This week was just what we needed to cool off! As the Texas temperatures rose into the 100's, our summer campers were immersed in learning about the Polar Regions. We began by reading this book about a Mother Inuit and her child.
It was a wonderful introduction to Inuit culture and introduced us to some animals native to the Arctic Regions. We read some non-fiction books as well about the Inuit people of Alaska, Canada, Russia (Siberia), and Greenland. After learning about their way of life and culture, we made our own Inuits dressed in cold weather clothing!
Next, we talked about Inuksuk, amazing ancient art found in the artic regions. They are stone monuments that represent people. After discussing them and looking at some pictures, we tore paper to make our own Inuksuk. The children were so incredibly creative, I was amazed at how well they understood the concept and worked together to add to the group mural.
We learned that Inuits used to live in igloos. Not so much anymore, although some are still used for hunting expeditions. We created a group mural of igloos and the littles made their own igloos from styrafoam cups and cotton balls. Then we played with shaving cream and butter tubs and covered them with "snow" to make igloos.
We also discussed the difference between the North and South Poles. We learned that Antartica is technically the largest desert in the world! It is considered a polar desert due to it's lack of precipitation, and ability to sustain life. This book was a great way to explain the differences between the two and break the news that penguins and polar bears will never be neighbors. :)
So we dove into a study about the animals that live in the North and South Poles, respectively.
We started with the South Pole, Antartica. There is not much life that can be sustained in Antartica. However, penguins are from Antartica, and there is plenty to learn about them!
We carried eggs on our feet to see how difficult it is for daddy Emperor penguins, we read several books, then brainstormed what penguins can do, have and what they are. We learned that Adelie penguins mate for life and that a baby penguin recognizes their mother's call among thousands. They are pretty amazing birds. We made these precious penguins.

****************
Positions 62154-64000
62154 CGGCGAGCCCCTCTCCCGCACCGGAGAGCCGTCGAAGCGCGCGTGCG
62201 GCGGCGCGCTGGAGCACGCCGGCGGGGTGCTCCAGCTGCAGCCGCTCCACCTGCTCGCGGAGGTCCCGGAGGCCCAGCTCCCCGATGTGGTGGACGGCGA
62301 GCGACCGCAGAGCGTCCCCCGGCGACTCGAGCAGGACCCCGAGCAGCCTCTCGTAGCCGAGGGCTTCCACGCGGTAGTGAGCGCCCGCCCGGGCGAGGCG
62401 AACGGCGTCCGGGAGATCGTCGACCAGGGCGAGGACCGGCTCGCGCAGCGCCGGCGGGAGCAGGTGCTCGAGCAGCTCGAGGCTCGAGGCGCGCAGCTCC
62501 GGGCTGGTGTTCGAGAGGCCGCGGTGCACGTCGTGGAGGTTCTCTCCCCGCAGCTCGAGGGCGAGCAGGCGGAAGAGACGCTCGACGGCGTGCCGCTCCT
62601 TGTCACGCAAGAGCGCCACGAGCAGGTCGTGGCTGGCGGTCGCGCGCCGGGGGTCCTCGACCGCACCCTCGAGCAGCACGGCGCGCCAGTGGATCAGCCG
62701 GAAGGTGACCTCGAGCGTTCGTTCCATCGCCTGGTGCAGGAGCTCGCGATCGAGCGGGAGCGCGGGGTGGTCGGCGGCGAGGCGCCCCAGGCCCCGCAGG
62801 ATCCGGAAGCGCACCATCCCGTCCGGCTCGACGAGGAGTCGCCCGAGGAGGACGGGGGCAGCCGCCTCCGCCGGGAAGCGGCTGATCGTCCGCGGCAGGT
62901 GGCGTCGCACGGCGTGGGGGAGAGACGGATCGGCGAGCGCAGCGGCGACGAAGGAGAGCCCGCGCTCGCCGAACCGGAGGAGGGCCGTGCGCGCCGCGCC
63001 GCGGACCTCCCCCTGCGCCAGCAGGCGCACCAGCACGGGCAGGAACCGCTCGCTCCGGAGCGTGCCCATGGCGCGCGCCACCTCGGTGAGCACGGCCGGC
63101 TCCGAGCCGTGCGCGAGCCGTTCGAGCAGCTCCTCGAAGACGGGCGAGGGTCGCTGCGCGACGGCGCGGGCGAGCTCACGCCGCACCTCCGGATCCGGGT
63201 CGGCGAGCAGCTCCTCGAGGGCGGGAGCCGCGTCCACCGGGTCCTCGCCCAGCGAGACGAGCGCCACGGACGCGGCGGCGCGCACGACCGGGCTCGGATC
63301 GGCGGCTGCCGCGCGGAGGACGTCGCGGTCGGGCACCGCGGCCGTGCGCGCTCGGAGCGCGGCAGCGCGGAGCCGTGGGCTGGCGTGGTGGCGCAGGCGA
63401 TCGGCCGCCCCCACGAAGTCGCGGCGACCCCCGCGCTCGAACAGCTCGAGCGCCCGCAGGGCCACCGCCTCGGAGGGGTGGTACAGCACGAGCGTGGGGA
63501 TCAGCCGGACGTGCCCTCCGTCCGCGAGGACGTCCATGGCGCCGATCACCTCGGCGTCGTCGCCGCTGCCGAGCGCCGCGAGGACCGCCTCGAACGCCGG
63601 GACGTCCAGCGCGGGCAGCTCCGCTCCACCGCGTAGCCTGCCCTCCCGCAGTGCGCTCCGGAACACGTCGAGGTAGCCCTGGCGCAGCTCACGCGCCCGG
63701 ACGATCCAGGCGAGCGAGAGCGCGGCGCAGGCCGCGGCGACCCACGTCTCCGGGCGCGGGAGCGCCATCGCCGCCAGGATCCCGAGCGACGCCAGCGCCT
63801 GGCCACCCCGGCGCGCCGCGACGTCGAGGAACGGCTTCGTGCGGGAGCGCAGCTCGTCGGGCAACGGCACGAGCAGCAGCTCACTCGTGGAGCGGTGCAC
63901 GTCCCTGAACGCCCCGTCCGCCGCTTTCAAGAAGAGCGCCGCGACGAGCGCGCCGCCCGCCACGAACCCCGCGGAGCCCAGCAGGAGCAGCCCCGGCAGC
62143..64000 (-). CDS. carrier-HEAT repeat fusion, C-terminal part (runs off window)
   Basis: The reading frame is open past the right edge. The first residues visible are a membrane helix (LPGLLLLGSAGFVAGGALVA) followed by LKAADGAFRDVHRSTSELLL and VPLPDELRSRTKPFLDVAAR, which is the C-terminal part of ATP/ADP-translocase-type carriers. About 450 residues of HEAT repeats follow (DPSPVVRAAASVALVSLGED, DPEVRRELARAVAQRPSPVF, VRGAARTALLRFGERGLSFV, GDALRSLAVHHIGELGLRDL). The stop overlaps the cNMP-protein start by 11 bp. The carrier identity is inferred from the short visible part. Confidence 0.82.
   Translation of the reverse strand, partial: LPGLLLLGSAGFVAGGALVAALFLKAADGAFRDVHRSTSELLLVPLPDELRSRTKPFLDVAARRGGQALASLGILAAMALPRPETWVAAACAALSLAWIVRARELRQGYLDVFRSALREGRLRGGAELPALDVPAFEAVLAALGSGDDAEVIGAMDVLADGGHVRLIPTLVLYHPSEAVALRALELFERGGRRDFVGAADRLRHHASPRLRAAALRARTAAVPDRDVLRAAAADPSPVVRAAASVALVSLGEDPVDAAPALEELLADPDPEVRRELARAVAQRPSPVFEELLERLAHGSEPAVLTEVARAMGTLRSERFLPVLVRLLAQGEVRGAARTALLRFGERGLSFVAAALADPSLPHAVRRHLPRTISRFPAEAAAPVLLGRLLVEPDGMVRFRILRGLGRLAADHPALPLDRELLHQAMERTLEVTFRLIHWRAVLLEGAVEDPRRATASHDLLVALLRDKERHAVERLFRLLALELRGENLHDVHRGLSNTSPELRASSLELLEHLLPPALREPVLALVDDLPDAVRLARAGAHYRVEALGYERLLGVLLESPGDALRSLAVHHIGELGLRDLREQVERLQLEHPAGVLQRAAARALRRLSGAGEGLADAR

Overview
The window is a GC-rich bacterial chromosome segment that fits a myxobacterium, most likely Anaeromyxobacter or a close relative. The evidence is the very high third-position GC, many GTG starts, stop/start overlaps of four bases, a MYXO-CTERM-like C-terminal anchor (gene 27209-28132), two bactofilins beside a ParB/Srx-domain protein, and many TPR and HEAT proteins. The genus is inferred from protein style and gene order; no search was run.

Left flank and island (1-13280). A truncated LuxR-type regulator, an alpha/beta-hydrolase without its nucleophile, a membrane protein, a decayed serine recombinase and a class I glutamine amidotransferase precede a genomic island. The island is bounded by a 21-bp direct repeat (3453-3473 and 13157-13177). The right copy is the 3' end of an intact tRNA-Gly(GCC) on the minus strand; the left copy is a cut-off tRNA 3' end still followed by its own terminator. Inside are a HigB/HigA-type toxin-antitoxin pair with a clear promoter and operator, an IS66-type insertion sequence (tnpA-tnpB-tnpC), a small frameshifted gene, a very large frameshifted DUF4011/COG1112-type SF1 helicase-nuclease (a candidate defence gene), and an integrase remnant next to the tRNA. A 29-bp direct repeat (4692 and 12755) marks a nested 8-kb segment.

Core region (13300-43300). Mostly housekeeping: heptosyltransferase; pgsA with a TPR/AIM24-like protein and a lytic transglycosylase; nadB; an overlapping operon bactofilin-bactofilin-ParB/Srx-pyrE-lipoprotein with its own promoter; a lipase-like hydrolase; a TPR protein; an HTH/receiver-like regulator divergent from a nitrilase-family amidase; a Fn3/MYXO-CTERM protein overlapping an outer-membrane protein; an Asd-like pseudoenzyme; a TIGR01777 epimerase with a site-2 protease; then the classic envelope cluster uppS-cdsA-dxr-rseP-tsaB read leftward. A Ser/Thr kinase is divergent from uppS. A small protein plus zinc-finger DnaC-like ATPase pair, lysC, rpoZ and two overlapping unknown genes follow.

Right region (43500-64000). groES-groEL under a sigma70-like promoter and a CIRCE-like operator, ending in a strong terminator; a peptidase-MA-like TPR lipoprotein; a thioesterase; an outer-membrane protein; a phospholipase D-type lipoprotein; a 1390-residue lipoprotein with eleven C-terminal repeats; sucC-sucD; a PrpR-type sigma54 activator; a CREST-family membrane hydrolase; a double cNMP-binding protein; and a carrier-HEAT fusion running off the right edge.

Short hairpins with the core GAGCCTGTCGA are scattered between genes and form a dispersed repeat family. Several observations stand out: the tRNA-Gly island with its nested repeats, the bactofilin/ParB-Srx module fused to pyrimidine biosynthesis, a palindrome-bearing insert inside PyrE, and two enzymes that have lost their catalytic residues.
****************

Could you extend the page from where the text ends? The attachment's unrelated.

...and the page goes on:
This penguin looks like he's being held up at gunpoint to me! :)
I found this super duper cute roll and color penguin game online to go with our penguin centers.
Next, we studied animals that lived around or near the north pole. First up: polar bears.
The littles made styrafoam polar bears.
The older camp kids cut out polar bears, added some fur and painted a snow scene around them.
Some painted their polar bears on iceburgs, while others made them a den, like this one.
Next, we talked about walruses. They are really amazing animals, and one of the facts we learned was that their tusks are 3 feet long! It turns out, we had some kiddos right about that size. UHmazing!
We colored and labeled this walrus as a group.
Then we each made a walrus at art!
We also did a science experiment about blubber. We used crisco to fill up a rubber glove and then added another glove so that it didn't get all over our hands. We dipped our hands into a bowl full of ice water-one hand normal, and one with the blubber glove. We could tell how much the blubber helped insulate our skin from the cold. It was a successful experiment, and they loved it!
And last of all, we played with ice! This was so much fun, and even when the kiddos hands got super cold, they couldn't help themselves, they loved exploring the large blocks of ice.
It was a really fun and BUSY week, and maybe my favorite so far! It helped to think of all that ice and snow since it was like an oven outside. Now our district is off for the week of Fourth of July, so camp will resume the following week and we are going south of the border to Mexico! We'll be baking up some traditional Mexican treats and making some Mexico inspired art. Happy 4th of July!